Google loosens ad trademark controls
Paris - Google shook up its lucrative online advertising service on Wednesday, saying it would allow sellers to register other companies' brand names as search "keywords" when shopping on the internet.
Google currently allows advertisers to demand their brand be deleted from the list of keywords that other companies pay to have linked to their websites to boost the chances their company will appear in online searches.
Spokesperson Ben Novick said this practice would be scrapped in many European countries and territories from September 14, in line with its existing policy in most other countries, after a ruling by Europe's highest court.
"This is beneficial to users. They'll see more relevant ads when they've done a search," Novick told reporters at Google's Paris office.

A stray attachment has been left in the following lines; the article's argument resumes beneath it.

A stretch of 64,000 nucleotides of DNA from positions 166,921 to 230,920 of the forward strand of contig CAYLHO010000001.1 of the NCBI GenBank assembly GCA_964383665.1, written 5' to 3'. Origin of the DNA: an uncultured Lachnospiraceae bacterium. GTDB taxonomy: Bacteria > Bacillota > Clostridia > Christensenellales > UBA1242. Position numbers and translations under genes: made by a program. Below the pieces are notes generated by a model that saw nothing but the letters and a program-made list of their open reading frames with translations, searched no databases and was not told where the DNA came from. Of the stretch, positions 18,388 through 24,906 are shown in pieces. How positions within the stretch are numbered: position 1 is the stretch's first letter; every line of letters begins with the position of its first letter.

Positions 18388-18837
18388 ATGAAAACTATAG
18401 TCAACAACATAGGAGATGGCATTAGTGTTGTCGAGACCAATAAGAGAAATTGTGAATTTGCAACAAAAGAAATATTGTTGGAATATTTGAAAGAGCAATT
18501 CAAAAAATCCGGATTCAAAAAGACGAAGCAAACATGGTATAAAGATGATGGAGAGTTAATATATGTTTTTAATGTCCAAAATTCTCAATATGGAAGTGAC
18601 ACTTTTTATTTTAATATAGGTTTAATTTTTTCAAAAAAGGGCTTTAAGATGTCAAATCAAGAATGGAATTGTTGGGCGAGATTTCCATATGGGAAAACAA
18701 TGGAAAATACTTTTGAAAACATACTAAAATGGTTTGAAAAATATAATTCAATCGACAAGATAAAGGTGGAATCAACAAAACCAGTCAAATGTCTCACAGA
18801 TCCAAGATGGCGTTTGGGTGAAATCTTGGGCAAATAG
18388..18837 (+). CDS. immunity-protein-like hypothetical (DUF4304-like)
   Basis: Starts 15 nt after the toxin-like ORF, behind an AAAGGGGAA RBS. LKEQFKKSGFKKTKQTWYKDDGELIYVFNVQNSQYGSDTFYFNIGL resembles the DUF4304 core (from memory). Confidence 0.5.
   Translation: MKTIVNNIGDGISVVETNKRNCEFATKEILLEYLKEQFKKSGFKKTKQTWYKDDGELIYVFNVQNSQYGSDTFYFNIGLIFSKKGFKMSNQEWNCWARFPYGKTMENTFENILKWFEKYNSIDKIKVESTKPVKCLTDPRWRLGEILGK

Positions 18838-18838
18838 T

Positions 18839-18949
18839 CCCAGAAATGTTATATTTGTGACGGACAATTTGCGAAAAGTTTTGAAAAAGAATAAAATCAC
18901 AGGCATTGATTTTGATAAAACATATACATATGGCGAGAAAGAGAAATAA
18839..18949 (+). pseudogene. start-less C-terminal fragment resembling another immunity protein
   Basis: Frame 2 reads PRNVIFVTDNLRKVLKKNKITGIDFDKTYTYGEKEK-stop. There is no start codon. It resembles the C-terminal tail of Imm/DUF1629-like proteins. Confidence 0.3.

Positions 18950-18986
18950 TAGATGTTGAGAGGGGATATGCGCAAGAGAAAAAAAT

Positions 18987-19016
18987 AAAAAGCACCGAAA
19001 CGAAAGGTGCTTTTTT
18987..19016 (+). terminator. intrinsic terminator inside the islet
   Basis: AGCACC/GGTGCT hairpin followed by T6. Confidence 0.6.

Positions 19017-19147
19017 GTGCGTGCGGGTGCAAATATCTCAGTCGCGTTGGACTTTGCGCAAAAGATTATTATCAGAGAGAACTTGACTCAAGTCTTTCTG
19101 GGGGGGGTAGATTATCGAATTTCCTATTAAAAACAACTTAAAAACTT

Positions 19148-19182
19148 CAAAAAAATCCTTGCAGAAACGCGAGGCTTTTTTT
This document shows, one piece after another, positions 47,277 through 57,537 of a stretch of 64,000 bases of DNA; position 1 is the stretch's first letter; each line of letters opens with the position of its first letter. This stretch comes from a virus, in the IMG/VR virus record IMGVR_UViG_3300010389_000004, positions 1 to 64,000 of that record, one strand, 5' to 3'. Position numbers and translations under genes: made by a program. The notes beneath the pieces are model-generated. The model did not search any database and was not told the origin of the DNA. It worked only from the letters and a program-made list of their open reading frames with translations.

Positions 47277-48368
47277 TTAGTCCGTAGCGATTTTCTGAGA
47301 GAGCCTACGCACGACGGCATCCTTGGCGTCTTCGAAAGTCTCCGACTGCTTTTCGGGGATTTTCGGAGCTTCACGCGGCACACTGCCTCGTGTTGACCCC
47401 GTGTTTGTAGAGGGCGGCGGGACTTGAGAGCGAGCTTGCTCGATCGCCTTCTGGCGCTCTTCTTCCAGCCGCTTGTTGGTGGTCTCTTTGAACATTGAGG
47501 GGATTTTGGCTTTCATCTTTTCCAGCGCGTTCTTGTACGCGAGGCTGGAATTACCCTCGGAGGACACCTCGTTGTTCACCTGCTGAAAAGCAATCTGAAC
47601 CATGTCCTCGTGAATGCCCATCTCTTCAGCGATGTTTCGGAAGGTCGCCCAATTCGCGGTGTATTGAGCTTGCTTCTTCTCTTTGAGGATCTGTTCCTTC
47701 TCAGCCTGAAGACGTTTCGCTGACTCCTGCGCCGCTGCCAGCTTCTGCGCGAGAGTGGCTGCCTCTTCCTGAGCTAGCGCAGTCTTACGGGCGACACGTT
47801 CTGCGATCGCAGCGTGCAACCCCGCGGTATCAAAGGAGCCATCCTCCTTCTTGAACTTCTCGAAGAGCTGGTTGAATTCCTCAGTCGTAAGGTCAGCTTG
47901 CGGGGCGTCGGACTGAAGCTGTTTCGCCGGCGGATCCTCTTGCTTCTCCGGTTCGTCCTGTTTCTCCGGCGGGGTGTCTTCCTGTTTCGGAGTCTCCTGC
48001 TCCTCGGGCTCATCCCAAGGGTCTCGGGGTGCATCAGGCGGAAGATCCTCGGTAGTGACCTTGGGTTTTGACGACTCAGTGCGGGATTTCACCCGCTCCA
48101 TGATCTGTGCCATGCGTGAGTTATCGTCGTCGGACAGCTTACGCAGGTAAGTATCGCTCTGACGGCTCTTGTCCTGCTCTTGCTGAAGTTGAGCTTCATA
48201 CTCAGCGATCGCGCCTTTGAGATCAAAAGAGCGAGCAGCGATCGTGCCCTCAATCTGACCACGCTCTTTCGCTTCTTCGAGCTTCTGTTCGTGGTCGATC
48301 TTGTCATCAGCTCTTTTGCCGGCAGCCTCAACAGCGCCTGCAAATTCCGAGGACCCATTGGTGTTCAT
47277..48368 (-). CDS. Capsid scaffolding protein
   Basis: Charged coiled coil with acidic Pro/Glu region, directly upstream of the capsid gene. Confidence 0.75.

Under Google's current system a big car company, for example, could prevent the appearance of advertisements for a separate company selling parts for its cars alongside the results when a user searches using its brand name.
After the change announced Wednesday, the parts firm will be able to have its services included in search results for the other company's brand name, by including it among the keywords it pays for.
The change means "narrowing what brand owners can control," Google lawyer Yoram Elkaim told reporters.
The countries affected include France, where companies including luxury goods group Louis Vuitton recently sued Google, alleging it infringed their trademarks by allowing other companies to index their brands as keywords.
The European Court of Justice ruled in Google's favour.